8. And as I understand it, from teacher friends, they are very busy also managing the children of key workers, checking in on the welfare of those children at home, and preparing and feeding back on work from children at home. I can quite see how they can’t add in live lessons as well. To compare the demands on teachers in our schools with private dance teachers is verging on unfair. I think schools and teachers are managing under extraordinary conditions, and dealing also with sometimes contradictory, and certainly unpredictable government advice, as well as hugely restricted budgets.
  9. I think there are a number of explanations in this thread about the difference between providing full-time online education for classes of 30+ pupils, for 6 hours per day 5 days a week. Some of those children will e unmotivated, will not have a quiet place for participation, nor even their own computer. And many many more reasons. At my university we were given a day's notice of the university closing - around 16-17th of March. A week later the whole country was in lockdown. Next week I'm being allowed, for the first time, to go back to my office for 30 minutes to pick up anything else I might need. Although I'm not permitted to take my big fast two monitor computer set up. I've not been given headset, or upgraded laptop, or office chair ... So there are real and multiple issues. Compared with dance teachers teaching maybe 15 at most in a class of children who want to be there, for maybe 2 -4 hours, three or 4 times a week.
  10. Tell me about it! I'm considering teaching outside in September/October. I can't be sure about my safety if I teach indoors - I'm a shade over 60 & asthmatic - I'm at risk in a way my 20 year old students are not. But teaching online is really frustrating & difficult.
  11. Viv, yes, your post makes sense - but I think the oversplit is a consequence (a by-product) of the training rather than a goal in itself. I suppose that was the point I was trying to make. What an interesting discussion!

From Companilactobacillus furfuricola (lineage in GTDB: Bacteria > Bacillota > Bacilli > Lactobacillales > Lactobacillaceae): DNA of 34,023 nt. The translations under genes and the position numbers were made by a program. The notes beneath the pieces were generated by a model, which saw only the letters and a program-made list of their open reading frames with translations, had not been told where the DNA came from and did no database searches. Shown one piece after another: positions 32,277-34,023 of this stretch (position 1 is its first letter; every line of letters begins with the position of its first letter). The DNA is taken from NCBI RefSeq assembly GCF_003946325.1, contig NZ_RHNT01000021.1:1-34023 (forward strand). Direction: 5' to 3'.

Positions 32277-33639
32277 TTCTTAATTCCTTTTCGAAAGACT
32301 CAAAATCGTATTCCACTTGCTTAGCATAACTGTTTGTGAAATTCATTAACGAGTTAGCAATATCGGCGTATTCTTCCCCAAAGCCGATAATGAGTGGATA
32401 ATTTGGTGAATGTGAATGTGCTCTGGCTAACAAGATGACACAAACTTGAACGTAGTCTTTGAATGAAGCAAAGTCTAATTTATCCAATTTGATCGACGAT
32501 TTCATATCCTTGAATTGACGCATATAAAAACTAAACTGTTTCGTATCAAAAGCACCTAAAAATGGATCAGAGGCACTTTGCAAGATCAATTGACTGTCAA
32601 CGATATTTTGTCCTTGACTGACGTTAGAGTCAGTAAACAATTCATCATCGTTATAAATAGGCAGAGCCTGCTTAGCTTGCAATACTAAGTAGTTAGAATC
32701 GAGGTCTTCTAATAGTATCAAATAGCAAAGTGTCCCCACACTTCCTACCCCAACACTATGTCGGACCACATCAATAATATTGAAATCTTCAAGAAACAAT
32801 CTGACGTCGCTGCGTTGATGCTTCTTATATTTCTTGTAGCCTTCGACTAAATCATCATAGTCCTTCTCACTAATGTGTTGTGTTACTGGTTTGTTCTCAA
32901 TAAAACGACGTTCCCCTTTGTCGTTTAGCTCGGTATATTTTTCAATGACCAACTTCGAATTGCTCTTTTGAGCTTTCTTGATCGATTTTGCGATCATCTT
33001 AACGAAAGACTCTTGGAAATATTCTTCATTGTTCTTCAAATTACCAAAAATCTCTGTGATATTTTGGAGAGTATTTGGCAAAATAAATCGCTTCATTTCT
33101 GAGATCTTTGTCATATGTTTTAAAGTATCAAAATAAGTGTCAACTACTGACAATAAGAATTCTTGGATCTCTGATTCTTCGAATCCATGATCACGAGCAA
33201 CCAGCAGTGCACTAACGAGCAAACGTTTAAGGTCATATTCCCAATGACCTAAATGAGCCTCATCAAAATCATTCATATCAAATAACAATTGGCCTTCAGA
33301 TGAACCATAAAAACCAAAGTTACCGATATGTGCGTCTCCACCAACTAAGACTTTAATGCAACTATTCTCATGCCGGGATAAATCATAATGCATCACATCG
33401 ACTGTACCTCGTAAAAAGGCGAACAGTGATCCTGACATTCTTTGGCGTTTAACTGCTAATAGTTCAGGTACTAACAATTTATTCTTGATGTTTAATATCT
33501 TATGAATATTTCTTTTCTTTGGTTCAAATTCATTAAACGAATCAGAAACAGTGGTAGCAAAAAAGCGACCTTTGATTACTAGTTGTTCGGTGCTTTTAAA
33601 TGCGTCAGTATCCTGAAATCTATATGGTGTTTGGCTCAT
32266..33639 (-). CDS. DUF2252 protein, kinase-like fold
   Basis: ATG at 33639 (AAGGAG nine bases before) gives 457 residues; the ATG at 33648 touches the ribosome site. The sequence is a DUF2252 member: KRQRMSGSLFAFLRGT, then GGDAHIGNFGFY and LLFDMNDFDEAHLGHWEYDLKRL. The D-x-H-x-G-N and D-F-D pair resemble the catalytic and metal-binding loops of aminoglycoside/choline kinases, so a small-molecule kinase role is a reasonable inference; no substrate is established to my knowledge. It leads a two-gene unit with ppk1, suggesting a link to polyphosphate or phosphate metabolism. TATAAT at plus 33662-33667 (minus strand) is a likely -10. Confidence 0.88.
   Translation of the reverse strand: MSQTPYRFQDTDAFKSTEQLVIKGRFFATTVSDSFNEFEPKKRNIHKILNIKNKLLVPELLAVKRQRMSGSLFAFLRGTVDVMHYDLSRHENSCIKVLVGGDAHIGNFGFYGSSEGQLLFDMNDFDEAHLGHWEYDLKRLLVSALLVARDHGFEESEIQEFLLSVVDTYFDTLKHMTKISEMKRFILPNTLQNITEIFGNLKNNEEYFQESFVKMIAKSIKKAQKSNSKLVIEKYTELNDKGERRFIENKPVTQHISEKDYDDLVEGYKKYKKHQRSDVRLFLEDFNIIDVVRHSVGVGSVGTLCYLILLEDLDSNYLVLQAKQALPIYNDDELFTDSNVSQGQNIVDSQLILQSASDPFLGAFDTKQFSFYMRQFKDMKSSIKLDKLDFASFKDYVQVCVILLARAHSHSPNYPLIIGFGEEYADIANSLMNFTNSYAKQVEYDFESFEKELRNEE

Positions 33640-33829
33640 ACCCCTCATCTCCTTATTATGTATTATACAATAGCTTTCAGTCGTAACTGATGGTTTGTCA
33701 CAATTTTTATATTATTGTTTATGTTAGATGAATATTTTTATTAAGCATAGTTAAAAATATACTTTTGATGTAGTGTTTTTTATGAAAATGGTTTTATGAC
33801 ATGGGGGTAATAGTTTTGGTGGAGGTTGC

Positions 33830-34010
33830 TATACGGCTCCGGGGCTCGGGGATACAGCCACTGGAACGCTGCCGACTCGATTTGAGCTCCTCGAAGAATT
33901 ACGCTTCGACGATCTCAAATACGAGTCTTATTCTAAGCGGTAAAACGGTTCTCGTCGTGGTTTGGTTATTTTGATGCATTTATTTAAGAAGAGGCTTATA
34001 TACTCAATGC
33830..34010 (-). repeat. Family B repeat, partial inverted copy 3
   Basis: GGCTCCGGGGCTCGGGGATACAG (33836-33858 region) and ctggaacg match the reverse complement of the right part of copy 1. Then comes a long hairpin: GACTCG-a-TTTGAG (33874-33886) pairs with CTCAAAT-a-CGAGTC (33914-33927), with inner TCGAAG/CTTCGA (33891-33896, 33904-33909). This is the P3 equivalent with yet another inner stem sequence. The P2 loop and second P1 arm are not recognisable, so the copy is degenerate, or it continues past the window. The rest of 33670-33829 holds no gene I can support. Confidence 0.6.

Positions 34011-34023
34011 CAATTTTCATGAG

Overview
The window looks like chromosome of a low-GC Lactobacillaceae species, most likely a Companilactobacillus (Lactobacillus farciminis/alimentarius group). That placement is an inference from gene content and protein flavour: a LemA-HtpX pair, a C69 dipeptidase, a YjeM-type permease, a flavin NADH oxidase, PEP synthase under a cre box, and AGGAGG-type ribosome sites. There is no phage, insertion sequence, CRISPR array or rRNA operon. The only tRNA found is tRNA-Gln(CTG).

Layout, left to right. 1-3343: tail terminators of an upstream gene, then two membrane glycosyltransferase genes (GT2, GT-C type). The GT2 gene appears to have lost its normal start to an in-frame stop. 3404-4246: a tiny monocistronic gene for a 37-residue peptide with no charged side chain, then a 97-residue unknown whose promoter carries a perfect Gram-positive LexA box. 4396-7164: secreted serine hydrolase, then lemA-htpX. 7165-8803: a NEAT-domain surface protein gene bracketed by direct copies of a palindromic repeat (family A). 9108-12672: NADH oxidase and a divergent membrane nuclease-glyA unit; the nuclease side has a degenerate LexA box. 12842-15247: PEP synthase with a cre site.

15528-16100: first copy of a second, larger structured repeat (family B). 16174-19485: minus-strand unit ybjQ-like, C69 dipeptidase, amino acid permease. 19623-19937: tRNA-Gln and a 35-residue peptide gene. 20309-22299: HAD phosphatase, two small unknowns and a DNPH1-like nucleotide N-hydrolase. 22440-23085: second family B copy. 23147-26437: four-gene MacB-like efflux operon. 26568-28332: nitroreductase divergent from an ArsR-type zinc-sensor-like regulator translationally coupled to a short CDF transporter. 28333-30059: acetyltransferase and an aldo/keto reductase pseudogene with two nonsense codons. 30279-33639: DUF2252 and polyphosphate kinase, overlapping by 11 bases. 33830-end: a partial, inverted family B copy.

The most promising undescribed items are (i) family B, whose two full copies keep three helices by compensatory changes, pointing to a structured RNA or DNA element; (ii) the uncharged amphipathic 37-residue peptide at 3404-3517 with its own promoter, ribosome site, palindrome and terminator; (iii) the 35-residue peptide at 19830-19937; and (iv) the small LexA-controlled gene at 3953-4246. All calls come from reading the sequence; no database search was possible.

12. Oh that's really useful & points out the artistry in all of this @Dance*is*life I should think that trying to learn to show the difference in feel & look of those two different kinds of grand jetes is more important than split or oversplit.
  13. Experts such as @Pas de Quatre can confirm, but in some national systems, isn't there a difference in name to distinguish between the grande jeté that starts with a grand battement, and a grand jeté that starts with a developpé? I seem to recall that the Vaganova system and the French system both distinguish between these by name ...
  14. As @Jan McNulty says, it is possible. But why would you want to do it? There is an extraordinary repertoire of male dancers' steps - huge virtuoso jumps, amazing turns - men tend to do a lot more pirouettes from second, for example, and tours en lair - lots of stuff to learn to do well, rather than pointe work done badly. And it can damage your feet - for women & men - if you'e not taught correctly, and in the right kind of shoes.
  15. Hello @olver3501 As others have said, splits are not really necessary for ballet - they should come through your training, not as a training aim or goal. You say you 'train at home' - have you ever been to a ballet class? Ballet isn't something you can really train at by yourself, unless you've had many years of expert teaching. And even then, professional dancers do class 6 days a week, in company with their peers, and class led by ballet masters/mistresses who keep a sharp eye out for dancers' technique. All dancers have things they need to keep working on throughout their lives. It's hard in pandemic conditions, but as soon as things restart, you need to get to a good class, and develop your technique by a watchful teacher guiding you. Don't worry about the splits. Flexibility in ballet is important for how you are able to use it, not as an end in itself.